Could Russia move to counterbalance the US in Iraq?
DUBAI - 2020 began dramatically in the Middle East, as a US drone strike killed Major-General Qassem Soleimani, head of Iran’s al-Quds Force, and Abu Mahdi al-Muhandis, the head of closely aligned Al-Hashed al-Shaabi.
As Washington demonstrated its growing intent to resolve its challenges with Iran, Iraq’s parliament passed a resolution calling for foreign troops to leave the country — a significant move directed at the US military.
At the same time, reports surfaced that Russia was intensifying efforts to sell the S-300 or S-400 air defence system to Iraq. The S-300 and S-400 are highly capable systems that can destroy aircraft, drones and missiles at altitudes of 30km.
Acquiring the technology would offer Iraq protection from missile and rocket attacks and effectively remove freedom of action for any aircraft in its airspace without consent. The S-400 would mean missions, such as the drone strike that killed Soleimani, would become extremely difficult to coordinate and execute.
Moscow is on standby to take any opportunity in the unfolding scenario to consolidate its growing regional clout and importance. Its S-series air defence systems, although designed as a defensive weapon, could prove to be its secret weapon to make inroads into what are supposed to be American spheres of influence.
The United States previously acted to ensure Iraq did not purchase the S-300, although the Iraqi armed forces operate Russia-made Mi-35 and Mi-28NA attack helicopters, Su-25 aircraft and T-90 tanks.
The invasion of Iraq and subsequent military missions have cost hundreds of billions of dollars, a bill largely footed by the United States. Since 2017, the latest year for which information is available, Iraq received $3.7 billion in economic and military assistance from the United States.
With more than $90 billion in earnings from oil exports last year, Iraq is no Afghanistan and could survive without American financial assistance. US political support for Iraq more broadly is a different matter and the United States has said it could sanction Iraq if relations between the two sides soured and Baghdad evicted the US military from the country.
In 2018, Iraq-US trade stood at $13.2 billion, almost $12 billion of which was accounted for by Iraqi crude oil exports. The US State Department reportedly threatened to shut down the Iraqi government’s account at the Federal Reserve Bank of New York, which would have serious economic ramifications for the country’s finances. The Countering America’s Adversaries Through Sanctions Act provides one of a number of options the White House has at its disposal to penalise Iraq for any major purchases of Russian military hardware.
The Iraqi parliament’s request for the withdrawal of US troops has not been taken seriously by the Trump administration. Many in the United States and Iraq questioned the legal standing of a parliamentary resolution and whether it was sufficient to override a strategic bilateral treaty between the two countries. Others questioned the mandate of an outgoing prime minister and government rocked by widespread protests to make such decisions.
The United States remains the single most important partner for Iraq but its large Shia population and long border with Iran create a complex political scenario for Iraq in the context of the Iran-US rivalry. Exhausted by years of war and civil strife since the US-led invasion in 2003 to topple the Saddam Hussein regime, another major conflict for Iraq could well mean its end as we know it considering its long-standing sectarian fault lines and Iraqi Kurdistan’s apparent desire for statehood.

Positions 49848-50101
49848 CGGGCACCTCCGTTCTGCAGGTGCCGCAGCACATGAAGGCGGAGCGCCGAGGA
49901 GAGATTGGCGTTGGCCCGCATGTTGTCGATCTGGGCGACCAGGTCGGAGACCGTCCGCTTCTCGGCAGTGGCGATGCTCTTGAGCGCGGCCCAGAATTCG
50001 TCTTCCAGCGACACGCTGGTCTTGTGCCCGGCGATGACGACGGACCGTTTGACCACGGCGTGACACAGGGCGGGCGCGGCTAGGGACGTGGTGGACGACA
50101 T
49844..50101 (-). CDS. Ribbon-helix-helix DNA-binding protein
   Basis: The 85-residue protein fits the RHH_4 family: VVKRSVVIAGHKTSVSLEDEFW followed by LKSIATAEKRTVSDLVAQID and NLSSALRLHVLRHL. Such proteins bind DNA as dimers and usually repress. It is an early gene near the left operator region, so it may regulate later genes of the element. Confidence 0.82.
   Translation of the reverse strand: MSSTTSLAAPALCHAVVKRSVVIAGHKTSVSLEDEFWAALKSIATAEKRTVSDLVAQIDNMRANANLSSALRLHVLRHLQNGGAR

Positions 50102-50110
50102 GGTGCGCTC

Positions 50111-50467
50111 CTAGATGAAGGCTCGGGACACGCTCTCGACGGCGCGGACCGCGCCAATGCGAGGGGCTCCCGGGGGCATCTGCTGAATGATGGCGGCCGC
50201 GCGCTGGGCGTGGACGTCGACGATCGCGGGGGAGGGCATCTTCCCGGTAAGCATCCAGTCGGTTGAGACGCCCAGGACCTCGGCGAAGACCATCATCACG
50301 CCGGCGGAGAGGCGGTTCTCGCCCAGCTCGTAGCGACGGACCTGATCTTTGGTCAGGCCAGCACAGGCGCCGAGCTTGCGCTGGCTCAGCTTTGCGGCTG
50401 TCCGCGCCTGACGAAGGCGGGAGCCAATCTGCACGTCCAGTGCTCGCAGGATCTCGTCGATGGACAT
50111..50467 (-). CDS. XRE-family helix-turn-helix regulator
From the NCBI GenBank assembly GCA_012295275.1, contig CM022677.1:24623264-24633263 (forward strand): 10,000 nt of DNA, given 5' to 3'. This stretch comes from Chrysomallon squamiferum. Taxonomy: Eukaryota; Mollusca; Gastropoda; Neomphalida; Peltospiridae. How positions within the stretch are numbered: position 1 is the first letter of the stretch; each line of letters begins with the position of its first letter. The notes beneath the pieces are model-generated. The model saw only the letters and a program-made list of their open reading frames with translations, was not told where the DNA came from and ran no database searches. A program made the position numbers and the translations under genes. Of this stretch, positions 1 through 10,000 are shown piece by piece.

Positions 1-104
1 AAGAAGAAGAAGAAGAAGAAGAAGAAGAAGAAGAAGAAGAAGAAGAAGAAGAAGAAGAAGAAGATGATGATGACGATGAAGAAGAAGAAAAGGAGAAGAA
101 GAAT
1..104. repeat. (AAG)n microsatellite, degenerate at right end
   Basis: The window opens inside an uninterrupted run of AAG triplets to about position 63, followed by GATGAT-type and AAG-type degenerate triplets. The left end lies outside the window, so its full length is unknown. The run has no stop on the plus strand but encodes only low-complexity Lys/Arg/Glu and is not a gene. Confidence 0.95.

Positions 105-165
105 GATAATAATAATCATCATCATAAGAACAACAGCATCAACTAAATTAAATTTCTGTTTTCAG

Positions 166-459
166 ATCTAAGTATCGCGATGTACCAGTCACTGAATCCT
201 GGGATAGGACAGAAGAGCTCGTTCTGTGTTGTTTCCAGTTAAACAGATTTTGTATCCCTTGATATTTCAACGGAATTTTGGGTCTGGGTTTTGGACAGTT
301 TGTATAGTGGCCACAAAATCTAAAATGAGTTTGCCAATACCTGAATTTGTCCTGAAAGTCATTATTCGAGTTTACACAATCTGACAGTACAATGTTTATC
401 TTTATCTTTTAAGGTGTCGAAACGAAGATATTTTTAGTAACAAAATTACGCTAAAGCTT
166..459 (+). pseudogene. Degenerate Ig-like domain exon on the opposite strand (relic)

It is in that context that a new wave of Iraqi nationalism emerged that seeks to make Baghdad more independent from foreign influence and agendas, allowing it to chart its destiny and future by itself. It is a growing Iraqi sentiment that would appear to support deeper engagement with Moscow.
Russia has demonstrated a growing intent to position itself in the Middle East. Its military intervention in Syria and work in Iraq are two examples.
Iraq-Russia trade has grown rapidly to nearly $2 billion and Russian investments in Iraq total more than $10 billion, mainly in oil and gas, with major Russian players such as Lukoil, Gazprom Neft, Soyuzneftegaz and Rosneft all expanding their footprints.
Russia has signed agreements to expand ties with Iraq in electricity generation, agriculture and transportation and, last year, inaugurated a command centre in Baghdad under an intelligence-sharing agreement that includes Iran and Syria.
Washington appears to be regaining strategic momentum vis-a-vis Iran, whereas the latter appears increasingly isolated against a multipronged strategy designed to return it to the negotiation table.
Fortunately, international efforts to avoid an Iran-US military conflict have proven successful but Baghdad appears to have little appetite to be a battleground for Iranian-US rivalries. The threat of an Iran-US military conflict will continue to loom as long as the stakes are so high and trust levels so low — creating new political opportunities for Russia.
American unilateralism in the Middle East context has its drawbacks because so many issues are interlinked. Ultimately, Iraq may choose against expelling US troops if that would mean an end to bilateral security cooperation and imposition of economic sanctions but could well be expected to strengthen engagement with Moscow at the same time.
When the S-300 or S-400 becomes a feature of that engagement is a development that will be closely watched.